practice makes perfect: what yoga can teach you about managing your money

business yoga can teach about managing your money

“Yoga is 99% practice and 1% theory” – Sri Krishna Pattabi Jois

You sit and stare at the bills wondering how on earth you managed to rack up all those expenses over the course of a few days. Why is your telephone bill so high and why are you falling behind on the mortgage payments? It just doesn’t make sense. You followed what the experts said and you sat down and made a budget at the beginning of each month. You were diligent and careful to include all foreseeable expenses and you even underestimated your income. You wrote it all down on paper and as a matter of fact, you saved it on your computer in an Excel file. With this budget, you were on your way to financial freedom. So what went wrong? You feel like you have been detoured and you are so far off course that you feel like giving up. What’s the use of budgeting if you end up right where you began… in a financial hole? 

We may have all the right intentions when it comes to managing our finances. We read all the financial literature we can get, and may even hire an expert to help us to manage our finances but somewhere along the journey, something goes wrong.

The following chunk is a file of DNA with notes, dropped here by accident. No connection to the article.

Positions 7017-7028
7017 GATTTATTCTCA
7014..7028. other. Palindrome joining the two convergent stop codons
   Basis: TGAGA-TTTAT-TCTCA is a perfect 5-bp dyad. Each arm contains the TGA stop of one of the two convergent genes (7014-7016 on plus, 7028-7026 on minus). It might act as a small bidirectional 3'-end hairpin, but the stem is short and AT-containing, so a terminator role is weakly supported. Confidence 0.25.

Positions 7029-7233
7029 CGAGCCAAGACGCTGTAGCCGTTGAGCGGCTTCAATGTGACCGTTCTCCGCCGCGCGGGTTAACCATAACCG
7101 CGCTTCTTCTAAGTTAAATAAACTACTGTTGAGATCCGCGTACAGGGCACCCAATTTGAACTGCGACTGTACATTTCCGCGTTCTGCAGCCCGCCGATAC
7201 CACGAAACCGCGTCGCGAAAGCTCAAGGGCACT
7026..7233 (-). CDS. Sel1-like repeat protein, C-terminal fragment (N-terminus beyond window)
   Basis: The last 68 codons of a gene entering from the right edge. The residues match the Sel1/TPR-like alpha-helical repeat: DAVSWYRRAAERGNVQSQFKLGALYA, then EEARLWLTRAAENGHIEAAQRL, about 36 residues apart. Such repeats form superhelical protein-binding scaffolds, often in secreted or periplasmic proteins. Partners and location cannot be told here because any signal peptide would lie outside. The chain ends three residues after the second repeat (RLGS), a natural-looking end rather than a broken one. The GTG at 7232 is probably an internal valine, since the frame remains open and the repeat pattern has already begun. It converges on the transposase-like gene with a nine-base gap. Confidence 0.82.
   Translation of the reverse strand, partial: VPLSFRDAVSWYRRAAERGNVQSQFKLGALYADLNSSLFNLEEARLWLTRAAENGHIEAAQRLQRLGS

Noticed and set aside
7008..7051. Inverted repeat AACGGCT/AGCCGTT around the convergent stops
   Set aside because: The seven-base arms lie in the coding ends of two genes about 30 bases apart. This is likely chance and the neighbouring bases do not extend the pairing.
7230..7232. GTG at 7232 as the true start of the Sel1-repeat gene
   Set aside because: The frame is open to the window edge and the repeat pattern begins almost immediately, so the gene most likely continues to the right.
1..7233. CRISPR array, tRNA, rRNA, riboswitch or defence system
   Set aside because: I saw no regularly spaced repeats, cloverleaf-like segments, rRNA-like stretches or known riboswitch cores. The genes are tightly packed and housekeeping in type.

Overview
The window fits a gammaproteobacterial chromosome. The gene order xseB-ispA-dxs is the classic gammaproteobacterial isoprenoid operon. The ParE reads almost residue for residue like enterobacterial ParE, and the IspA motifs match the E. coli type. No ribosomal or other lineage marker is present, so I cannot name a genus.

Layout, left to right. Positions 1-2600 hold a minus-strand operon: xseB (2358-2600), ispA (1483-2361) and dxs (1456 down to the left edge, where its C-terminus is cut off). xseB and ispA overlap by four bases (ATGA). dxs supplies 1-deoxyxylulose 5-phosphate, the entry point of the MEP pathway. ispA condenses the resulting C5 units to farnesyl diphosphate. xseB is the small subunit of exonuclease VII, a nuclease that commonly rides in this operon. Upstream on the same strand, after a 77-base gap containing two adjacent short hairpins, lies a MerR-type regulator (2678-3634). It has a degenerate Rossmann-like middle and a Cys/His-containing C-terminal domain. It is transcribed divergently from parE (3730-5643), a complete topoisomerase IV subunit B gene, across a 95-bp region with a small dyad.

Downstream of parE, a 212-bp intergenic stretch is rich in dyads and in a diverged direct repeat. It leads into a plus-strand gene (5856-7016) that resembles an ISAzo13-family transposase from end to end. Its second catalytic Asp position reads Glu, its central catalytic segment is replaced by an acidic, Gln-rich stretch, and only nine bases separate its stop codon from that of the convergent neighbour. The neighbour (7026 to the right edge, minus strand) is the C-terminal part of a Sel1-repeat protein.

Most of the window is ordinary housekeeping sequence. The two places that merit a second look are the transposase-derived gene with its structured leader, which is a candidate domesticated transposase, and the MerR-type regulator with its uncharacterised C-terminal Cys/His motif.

Just like yoga, managing your finances is 99% practice and 1% theory. When Sri Krishna Pattabi Jois said these words, he was referring to the practice of yoga students who spent their time engaging in philosophical discussions about enlightenment and the meaning of life instead of focusing on what was really important – actually doing the yoga asanas that he had taught them to do. That is where the real power and the real transformation takes place, on the yoga mat during the practice of the asanas, not in theoretical discussions.  

Similarly, when it comes to managing your finances, no amount of budgeting on paper is going to help you make financial progress if you don’t actually put that budget into practice. If you budget to spend 30% of your income on food and you end up eating out 5 days out of every week and consequently spending 45% of your income on food, then your budget is destined to fail. 

How about developping the discipline to put into practice what you know in theory? That is an efficient way you will make progress with your finances. Likewise, if you budget to save at least 10% of your income monthly and you don’t, your budgeting would have been in vain. Not even the best financial advisor in the world can help you if you don’t put into practice the things that the experts recommend.

So the next time you sit down to write a budget, do yourself a favour and follow up by putting it into practice. By committing to your practice, you will truly be on your way to achieving all your financial and personal goals both on and off the mat.

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